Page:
Dan - 00:19:28: I love that you're putting it in this importance versus urgency matrix and focusing on the non-urgent, but important things. And if you focus on those things, they generally do not become urgent, which is great. Are there particular things that are in that non-urgent but important bucket that you think too often get ignored? 

John - 00:19:46: One of the lenses that I like to use for identifying some of those is when engineers are operating the business. I think we are very bought into the DevOps philosophy that engineers should operate their software, right? Like, they should be responsible for all the externalities that their software creates. But I think an interesting sheer line to make in that ownership is if you are spending your time operating the business through consoles, SQL access, other things that cover over for underbuilt software, then that's a hard no. And that feels like one of those things that will typically be treated as important, right? Like, “yes, we should fix this, but is it urgent? Maybe not, because we can continue doing it indefinitely”. But what it manifests is as a huge friction tax for your team. So for us, it's been very clarifying to think about this. Are you operating the business? And if so, you need to stop because the payback interval on figuring out how to make engineers not operate the business is probably much shorter than you think it is. And the tax that you're carrying in terms of not doing that is probably much higher than you think it is.

Dan - 00:20:57: I love that. How do you hire? What do you look for in engineers when you're bringing them on board?

John - 00:21:01: Intellectual curiosity, that's one of the keys. We've had a long history of hiring people from non-traditional backgrounds and or no experience on the platform upon which they might be coding. We've definitely had great success with people who don't necessarily come from a traditional tech background. I personally, you know, I'm a music school dropout who ended up coding for a living, so I have a lot of appreciation for the different paths that you can take to mastering this craft. So yeah, honestly, it has to do with understanding what the needs of the role are in enough detail that you don't have to default to these preconceived notions of exactly the shape of the candidate who's going to fill that responsibility with you, which is honestly some pretty tough interviewing to do. You have to have a very cohesive view with your interview team of what that means. And you need to have a lot of communication about like, it's not just a matter of like collecting some scorecards, taking the average and being thumbs up, thumbs down, but rather coming together as a group, understanding the meaning behind some of those ratings, establishing whether the things that you need for the role that you have are in fact that particular resume line item or that particular experience that might or might not indicate the capability, which is what you actually need.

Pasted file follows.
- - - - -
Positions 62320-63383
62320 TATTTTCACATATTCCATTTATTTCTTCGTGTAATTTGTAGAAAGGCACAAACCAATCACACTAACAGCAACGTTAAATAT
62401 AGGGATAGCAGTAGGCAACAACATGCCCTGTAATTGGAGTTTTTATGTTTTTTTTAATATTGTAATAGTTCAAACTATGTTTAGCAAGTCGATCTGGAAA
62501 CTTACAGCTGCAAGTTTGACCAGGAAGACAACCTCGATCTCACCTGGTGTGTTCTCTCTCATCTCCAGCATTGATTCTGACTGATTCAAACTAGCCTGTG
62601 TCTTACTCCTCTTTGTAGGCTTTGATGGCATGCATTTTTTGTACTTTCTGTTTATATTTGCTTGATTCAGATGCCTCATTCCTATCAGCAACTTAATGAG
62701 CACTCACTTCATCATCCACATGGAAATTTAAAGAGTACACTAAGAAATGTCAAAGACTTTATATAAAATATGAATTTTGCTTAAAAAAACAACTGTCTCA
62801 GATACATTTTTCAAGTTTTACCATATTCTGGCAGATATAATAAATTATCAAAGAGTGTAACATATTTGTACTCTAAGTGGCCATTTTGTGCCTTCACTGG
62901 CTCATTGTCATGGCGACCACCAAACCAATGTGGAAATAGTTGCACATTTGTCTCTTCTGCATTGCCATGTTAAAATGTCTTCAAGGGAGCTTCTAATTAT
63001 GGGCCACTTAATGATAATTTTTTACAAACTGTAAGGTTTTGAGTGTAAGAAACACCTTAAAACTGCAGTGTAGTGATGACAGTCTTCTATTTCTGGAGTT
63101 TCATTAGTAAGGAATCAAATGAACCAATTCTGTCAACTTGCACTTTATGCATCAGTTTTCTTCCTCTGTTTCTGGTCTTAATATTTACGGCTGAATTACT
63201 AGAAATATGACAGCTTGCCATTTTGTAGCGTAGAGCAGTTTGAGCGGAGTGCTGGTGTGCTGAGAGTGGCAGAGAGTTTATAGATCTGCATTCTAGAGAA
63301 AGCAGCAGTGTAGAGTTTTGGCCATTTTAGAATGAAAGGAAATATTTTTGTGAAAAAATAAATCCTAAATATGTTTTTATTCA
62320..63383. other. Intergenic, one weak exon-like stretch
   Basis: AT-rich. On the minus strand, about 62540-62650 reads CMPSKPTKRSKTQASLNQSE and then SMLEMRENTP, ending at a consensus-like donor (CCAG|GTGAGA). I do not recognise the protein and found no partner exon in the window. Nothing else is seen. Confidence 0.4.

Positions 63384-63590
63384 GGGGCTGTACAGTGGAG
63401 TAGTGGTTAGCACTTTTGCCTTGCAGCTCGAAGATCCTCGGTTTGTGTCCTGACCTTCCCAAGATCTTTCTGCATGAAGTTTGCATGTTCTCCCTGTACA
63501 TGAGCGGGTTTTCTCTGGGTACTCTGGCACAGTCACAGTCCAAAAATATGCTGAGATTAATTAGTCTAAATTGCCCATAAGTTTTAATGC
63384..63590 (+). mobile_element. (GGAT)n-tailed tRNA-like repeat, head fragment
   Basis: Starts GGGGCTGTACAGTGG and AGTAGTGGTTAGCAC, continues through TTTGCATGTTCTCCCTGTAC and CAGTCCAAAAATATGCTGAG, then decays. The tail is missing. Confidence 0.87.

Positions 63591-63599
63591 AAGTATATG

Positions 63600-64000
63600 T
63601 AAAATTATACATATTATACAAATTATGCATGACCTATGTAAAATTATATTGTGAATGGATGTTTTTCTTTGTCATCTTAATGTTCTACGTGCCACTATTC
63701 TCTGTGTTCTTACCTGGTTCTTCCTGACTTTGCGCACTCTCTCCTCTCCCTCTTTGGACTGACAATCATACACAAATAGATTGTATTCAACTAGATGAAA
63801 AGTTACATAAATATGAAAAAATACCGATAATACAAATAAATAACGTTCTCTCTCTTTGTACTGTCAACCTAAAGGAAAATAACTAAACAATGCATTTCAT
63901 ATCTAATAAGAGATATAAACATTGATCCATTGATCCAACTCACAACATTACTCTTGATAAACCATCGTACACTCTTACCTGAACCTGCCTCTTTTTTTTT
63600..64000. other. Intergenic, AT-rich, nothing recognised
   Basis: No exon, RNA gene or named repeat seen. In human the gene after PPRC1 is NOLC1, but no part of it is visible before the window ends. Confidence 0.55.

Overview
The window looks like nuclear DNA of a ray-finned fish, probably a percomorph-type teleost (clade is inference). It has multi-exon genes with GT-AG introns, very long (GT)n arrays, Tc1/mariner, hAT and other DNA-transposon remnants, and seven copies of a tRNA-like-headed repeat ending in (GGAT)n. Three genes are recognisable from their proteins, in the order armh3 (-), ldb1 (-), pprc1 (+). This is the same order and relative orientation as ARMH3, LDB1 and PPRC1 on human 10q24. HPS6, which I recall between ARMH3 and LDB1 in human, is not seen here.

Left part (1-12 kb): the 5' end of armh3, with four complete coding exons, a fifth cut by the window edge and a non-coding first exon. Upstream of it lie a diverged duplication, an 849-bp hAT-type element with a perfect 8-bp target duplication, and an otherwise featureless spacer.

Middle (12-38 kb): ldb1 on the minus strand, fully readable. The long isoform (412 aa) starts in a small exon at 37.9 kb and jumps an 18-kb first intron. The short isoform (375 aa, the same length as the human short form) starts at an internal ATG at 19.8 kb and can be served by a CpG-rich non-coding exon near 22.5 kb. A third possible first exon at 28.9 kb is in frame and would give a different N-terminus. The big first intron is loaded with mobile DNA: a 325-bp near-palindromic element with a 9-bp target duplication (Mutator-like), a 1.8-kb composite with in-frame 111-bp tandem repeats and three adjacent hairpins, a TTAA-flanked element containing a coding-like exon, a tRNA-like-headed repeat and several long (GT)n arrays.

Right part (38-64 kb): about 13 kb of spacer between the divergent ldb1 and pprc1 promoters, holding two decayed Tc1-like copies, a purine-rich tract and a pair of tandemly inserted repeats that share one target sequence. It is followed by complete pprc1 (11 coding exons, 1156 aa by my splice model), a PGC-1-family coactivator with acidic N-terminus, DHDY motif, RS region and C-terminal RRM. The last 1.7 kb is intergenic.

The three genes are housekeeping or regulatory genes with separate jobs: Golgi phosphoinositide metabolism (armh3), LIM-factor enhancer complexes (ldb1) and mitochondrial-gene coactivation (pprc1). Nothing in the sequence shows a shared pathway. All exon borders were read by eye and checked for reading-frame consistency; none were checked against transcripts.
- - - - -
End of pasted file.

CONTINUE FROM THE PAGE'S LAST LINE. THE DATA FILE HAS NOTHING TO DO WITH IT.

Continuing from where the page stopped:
Dan - 00:22:19: Is there a particular way you've found to get at that ability to grow and that intellectual curiosity you're looking for? 

John - 00:22:26: Just being deeply collaborative, right? The interview team is a team and treating them as a team with the opportunity to mentor one another, provide feedback to one another, align on what's important and continue to grow throughout the process of recruiting and growing the team is crucial. So there's a magic bullet. I think it's just using your human superpowers with each other.

Dan - 00:22:47: Yeah. And what's the closing pitch for someone who's considering coming on on board at Betterment?

John - 00:22:52: Betterment has the great fortune of having been built around a customer-centered business model, which enables us to continue to make the best decisions for our product that are also the best decisions for our customers. So that right off of the bat set us off on a really good start for being able to build great software. From there, we've been really intentional about creating an environment and autonomy for everybody on the team so that they can make a huge impact in people's lives in this very important space, right? People's retirements are at stake. People's savings are at stake. And 201, regardless of whether somebody is a deep finance wonk all the way to they think Betterment is valuable because they're scared about managing their own finances. We're all unified in this opportunity to bring something better to people and just make this thing work for more Americans. So that's that's my pitch.

Dan - 00:23:49: Right on. John, thanks so much. I love everything that you're building. I love the way you're doing it. Thank you.

John - 00:23:54: Awesome. Thanks so much for having me.

Dan - 00:23:58: That's John Mileham, and this is Crafted from Artium. If you're looking to go fast and not break things, let's talk. At Artium, we love partnering with visionaries to help them build incredible products, recruit high-performing teams, and achieve the culture of craft you need to build great software long after we're gone. You can learn more about us at and start a conversation by emailing If you liked today's episode, please subscribe and spread the word because everyone should know about Crafted. It's a socio-technical problem, right? Like it's a culture problem.